Academics

To succeed in college, student-athletes have to win in more places than just on the field. The NCAA provides opportunities to learn, compete and grow by setting standards that encourage student-athletes to be prepared for college coursework and make steady progress toward a degree once they’re on campus.

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Academic Standards

To be successful in college, students need to be prepared for college coursework. In Division I and Division II, the NCAA sets academic initial-eligibility standards that take into account GPA, standardized test scores, core courses taken in high school and the grades earned in those core courses. Division III schools hold student-athletes to the same overall standards for the institution in which they’re enrolling.

All student-athletes also must meet the unique acceptance requirements of the college or university they plan to attend (which may exceed NCAA standards).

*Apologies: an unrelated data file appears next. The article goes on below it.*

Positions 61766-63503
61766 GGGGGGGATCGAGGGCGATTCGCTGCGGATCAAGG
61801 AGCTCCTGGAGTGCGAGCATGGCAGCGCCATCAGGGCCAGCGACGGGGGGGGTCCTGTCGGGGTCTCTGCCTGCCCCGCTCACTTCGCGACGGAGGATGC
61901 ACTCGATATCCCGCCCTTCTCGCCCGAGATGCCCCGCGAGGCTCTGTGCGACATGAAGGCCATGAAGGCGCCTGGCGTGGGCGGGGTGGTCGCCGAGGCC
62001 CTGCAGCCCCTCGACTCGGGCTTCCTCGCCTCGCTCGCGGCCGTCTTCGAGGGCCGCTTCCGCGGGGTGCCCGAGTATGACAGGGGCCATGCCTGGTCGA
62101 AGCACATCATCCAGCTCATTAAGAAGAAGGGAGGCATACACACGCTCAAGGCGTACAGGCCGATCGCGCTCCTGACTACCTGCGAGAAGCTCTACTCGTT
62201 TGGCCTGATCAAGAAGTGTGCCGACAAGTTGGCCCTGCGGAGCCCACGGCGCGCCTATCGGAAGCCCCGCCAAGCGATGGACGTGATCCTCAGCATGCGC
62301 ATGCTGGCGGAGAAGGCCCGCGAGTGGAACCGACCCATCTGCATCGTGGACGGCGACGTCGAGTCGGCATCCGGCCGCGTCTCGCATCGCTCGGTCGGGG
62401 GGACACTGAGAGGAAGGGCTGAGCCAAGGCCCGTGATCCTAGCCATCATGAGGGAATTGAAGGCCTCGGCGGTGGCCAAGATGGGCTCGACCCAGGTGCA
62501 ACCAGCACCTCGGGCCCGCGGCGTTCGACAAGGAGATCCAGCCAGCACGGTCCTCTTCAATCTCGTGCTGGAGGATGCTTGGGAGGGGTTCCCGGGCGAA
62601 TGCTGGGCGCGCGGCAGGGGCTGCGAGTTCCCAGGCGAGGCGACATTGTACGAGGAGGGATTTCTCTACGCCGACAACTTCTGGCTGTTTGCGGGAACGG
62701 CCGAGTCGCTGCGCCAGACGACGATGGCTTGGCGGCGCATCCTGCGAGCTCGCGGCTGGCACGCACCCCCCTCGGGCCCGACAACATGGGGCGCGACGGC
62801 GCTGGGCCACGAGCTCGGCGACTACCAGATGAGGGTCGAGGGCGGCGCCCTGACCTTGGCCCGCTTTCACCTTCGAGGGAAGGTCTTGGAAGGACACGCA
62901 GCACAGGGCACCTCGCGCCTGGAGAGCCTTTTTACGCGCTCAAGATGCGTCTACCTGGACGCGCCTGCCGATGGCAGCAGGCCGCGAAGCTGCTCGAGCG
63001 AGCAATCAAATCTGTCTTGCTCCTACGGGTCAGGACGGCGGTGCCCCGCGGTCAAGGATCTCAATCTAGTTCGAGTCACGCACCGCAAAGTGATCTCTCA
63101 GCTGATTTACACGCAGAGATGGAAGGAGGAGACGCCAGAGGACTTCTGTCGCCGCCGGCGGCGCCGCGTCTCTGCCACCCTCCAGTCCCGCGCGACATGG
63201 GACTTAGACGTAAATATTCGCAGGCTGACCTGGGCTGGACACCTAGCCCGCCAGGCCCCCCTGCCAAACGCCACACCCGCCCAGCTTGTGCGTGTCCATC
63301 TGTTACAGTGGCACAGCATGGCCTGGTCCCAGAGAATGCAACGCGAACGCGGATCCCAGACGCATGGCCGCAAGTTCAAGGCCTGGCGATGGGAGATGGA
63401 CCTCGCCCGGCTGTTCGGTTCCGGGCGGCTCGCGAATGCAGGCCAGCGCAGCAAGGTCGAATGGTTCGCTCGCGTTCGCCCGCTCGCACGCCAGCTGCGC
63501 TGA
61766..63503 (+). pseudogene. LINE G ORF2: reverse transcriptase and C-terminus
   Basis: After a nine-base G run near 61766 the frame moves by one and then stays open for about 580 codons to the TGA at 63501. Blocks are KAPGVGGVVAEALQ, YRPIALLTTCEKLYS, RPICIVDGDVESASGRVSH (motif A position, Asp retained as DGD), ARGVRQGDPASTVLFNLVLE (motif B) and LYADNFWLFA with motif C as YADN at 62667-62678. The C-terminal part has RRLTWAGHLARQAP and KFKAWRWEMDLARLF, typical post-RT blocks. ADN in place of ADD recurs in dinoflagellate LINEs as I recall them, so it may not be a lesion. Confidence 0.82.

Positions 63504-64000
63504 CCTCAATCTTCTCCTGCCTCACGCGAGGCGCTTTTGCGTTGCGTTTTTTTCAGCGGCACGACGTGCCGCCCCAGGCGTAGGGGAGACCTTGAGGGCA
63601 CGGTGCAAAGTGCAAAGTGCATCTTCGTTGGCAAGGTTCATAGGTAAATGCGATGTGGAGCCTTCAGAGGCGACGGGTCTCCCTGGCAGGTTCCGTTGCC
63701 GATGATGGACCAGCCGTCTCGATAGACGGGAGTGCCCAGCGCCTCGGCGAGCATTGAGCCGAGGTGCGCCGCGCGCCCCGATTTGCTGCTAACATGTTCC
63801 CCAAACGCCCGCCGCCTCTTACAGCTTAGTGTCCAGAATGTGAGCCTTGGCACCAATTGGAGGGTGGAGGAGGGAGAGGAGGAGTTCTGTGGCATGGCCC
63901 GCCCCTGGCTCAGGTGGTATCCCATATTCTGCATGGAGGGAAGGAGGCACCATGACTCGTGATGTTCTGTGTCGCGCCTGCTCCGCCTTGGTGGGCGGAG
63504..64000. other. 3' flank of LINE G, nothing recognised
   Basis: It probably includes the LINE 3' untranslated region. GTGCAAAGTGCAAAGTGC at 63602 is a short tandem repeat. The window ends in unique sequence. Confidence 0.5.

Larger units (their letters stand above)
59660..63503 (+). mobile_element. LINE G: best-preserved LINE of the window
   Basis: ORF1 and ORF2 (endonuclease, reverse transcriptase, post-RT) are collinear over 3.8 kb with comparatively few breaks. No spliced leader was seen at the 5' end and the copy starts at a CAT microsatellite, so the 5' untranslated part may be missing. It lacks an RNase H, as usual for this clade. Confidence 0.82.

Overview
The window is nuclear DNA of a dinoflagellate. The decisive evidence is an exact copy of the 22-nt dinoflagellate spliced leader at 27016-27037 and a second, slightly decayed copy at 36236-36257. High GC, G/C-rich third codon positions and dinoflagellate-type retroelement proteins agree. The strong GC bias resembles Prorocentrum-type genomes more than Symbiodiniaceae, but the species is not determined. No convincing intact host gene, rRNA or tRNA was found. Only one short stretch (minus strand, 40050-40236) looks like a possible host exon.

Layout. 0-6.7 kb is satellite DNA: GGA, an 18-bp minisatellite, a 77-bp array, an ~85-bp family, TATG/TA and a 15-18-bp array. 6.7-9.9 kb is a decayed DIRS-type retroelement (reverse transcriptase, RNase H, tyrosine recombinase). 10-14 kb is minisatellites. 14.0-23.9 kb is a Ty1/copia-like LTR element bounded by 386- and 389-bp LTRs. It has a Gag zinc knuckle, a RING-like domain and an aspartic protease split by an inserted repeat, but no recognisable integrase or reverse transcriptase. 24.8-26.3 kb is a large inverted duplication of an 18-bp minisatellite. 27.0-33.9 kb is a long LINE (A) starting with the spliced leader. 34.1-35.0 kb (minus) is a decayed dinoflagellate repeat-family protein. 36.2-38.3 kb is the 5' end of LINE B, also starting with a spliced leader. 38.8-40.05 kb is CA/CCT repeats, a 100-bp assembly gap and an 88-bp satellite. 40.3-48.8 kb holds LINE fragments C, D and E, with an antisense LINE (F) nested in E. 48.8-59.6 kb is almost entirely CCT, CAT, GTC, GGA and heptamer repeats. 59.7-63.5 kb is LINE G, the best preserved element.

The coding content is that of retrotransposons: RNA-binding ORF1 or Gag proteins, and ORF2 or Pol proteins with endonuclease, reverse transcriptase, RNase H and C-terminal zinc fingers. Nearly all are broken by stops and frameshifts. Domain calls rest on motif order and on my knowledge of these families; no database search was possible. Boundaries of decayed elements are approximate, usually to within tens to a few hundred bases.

Rewarding Team Success

Schools are held accountable for the academic progress of student-athletes. Only those teams that make the grade can participate in championships, and Division I schools' share of NCAA revenue will be tied to academic achievement.

Continuing Academic Success

Student-athletes commit to academic achievement and the pursuit of a degree, and they are required to meet yearly standards to be able to compete. College athletes are tracked using three measures: grades, minimum credit hours per year and progress toward earning a degree. Schools in all divisions (Division I, Division II, Division III) must confirm the academic eligibility of student-athletes.

Tracking Graduation Rates

The ultimate goal of the college experience is graduation. The NCAA closely tracks student-athlete graduation rates and the rates are higher than ever. In fact, research demonstrates that athletes are graduating at a higher percentage than the overall student body.

Focusing on Academic Integrity

In April 2016, the Division I Council adopted a proposal that establishes the appropriate balance between a school’s role in deciding academic integrity issues on campus and the NCAA’s role in reinforcing and upholding the Association’s core academic principles. This is the first legislative change to the division’s approach to academic integrity issues since 1983.